E. B. White, Midtown & Off-Road

E. B. White was born on this day 1899. The battle between midtown and off-road started early in White’s career. Throughout his first years at The New Yorker he was thinking of chucking the day job for the backwoods, at one point taking a trip to northern Ontario with an eye to opening a boys’ camp. One of White’s letters to Katherine Angell from Canada includes his poem “Natural History”; if this shows his city life hanging by a thread, the thread is the strongest kind:

    The spider, dropping down from twig,
    Unfolds a plan of her devising,
    A thin premeditated rig
    To use in rising.

    And all that journey down through space,
    In cool descent and loyal hearted,
    She spins a ladder to the place
    From where she started.

    Thus I, gone forth as spiders do
    In spider’s web a truth discerning,
    Attach one silken thread to you
    For my returning.

Within a decade White and Angell would move to their Maine farm, this option a compromise lifestyle and a place where White would write not only Charlotte’s Web but Here Is New York. In The New Yorker White would write often of Thoreau and his Walden experiment, always expressing praise though never in a road-not-taken voice:

Henry Thoreau has probably been more wildly misconstrued than any other person of comparable literary stature. He got a reputation for being a naturalist, and he was not much of a naturalist. He got a reputation for being a hermit, and he was no hermit. He was a writer, is what he was.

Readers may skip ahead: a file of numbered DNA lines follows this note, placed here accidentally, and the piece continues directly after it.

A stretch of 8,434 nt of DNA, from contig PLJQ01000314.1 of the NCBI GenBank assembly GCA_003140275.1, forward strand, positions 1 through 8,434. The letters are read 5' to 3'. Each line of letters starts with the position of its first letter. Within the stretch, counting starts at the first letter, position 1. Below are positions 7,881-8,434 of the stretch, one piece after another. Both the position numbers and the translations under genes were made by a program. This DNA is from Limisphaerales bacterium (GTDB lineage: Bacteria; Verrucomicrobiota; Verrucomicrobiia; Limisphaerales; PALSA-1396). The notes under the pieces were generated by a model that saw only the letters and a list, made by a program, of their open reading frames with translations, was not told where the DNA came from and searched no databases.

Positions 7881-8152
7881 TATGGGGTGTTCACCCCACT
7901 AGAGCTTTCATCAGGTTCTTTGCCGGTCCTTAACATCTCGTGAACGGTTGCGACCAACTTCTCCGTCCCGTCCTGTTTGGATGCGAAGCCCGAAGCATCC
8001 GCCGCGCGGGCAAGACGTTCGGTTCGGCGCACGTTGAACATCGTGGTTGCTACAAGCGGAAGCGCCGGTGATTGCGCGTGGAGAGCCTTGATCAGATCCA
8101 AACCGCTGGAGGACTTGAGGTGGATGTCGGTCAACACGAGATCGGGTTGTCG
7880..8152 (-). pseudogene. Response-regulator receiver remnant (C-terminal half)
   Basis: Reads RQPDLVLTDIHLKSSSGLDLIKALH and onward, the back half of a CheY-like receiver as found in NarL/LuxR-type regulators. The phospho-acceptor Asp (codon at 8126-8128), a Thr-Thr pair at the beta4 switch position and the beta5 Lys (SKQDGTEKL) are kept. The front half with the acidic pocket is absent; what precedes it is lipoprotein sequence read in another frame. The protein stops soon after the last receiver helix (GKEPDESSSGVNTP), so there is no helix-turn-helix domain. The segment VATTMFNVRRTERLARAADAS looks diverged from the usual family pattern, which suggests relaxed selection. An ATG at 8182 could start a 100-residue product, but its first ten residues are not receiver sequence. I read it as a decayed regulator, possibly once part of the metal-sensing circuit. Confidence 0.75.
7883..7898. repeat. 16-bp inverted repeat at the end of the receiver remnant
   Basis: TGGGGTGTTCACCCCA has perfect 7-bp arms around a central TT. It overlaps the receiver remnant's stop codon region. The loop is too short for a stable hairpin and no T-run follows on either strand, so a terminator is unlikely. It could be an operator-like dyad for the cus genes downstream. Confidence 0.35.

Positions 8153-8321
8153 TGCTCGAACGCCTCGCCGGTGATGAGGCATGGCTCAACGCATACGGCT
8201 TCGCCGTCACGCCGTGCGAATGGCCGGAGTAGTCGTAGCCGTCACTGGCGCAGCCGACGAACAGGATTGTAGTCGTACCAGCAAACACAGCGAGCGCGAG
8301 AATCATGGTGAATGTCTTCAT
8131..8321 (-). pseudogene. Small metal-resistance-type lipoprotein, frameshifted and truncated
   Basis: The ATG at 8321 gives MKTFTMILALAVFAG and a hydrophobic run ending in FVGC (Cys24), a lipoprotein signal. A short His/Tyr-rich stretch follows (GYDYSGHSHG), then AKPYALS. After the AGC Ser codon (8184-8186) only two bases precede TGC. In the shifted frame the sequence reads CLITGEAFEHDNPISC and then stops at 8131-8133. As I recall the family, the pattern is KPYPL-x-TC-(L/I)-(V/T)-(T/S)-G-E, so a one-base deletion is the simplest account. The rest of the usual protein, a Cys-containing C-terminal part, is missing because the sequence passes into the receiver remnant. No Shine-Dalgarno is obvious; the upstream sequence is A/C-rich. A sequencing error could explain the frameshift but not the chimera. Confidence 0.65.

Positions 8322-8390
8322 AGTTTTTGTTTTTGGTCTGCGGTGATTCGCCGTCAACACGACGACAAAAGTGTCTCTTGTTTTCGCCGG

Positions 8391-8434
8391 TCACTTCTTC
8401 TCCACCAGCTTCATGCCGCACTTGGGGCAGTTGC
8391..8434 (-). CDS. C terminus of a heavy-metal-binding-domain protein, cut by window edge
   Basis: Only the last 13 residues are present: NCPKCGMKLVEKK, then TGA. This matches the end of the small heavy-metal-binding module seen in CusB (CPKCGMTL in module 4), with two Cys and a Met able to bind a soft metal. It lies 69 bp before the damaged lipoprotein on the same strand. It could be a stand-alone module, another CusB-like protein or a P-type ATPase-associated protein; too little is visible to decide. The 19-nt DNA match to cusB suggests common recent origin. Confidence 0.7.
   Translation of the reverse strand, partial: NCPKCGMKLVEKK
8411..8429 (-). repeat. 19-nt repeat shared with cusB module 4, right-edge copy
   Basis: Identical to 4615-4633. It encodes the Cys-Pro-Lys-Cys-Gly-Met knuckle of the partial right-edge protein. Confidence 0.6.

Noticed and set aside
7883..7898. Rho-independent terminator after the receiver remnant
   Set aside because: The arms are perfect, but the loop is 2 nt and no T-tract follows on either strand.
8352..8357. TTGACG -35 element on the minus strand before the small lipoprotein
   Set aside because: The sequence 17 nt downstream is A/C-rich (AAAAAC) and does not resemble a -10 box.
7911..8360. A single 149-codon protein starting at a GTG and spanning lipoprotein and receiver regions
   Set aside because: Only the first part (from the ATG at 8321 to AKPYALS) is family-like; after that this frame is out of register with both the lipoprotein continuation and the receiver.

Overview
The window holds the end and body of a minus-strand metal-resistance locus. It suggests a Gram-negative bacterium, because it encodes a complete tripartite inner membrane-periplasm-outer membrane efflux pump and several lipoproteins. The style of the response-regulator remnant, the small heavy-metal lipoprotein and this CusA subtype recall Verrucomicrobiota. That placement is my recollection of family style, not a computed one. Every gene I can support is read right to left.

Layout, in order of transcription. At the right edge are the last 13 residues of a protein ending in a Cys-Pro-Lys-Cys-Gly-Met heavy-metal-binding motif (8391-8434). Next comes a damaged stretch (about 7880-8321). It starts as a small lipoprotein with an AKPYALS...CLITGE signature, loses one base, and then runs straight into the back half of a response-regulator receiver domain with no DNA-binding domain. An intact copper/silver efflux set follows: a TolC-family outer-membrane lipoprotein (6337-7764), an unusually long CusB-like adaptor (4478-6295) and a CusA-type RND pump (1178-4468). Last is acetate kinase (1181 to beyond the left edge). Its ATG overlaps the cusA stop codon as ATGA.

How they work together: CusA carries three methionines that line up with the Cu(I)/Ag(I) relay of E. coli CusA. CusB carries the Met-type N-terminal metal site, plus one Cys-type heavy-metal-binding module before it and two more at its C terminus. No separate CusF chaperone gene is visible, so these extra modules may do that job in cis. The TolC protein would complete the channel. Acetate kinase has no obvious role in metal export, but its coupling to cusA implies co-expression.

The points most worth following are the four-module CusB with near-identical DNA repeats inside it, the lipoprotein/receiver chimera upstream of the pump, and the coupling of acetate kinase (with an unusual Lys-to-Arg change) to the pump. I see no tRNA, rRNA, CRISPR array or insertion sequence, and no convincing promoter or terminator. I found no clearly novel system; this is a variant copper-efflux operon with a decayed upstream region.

Walden is the only book I own, although there are some others unclaimed on my shelves. Every man, I think, reads one book in his life, and this one is mine. It is not the best book I ever encountered, perhaps, but it is for me the handiest, and I keep it about me in much the same way one carries a handkerchief — for relief in moments of defluxion or despair.
The Thoreau Society wants contributions so it can buy the house at 73 Main Street, Concord, where Henry David Thoreau sat taking pot shots at the whole theory of shelter. We haven’t decided yet whether to listen to the Society or to Henry.

Daybook is contributed by Steve King, who teaches in the English Department of Memorial University in St. John’s, Newfoundland. His literary daybook began as a radio series syndicated nationally in Canada. He can be found online at todayinliterature.com.

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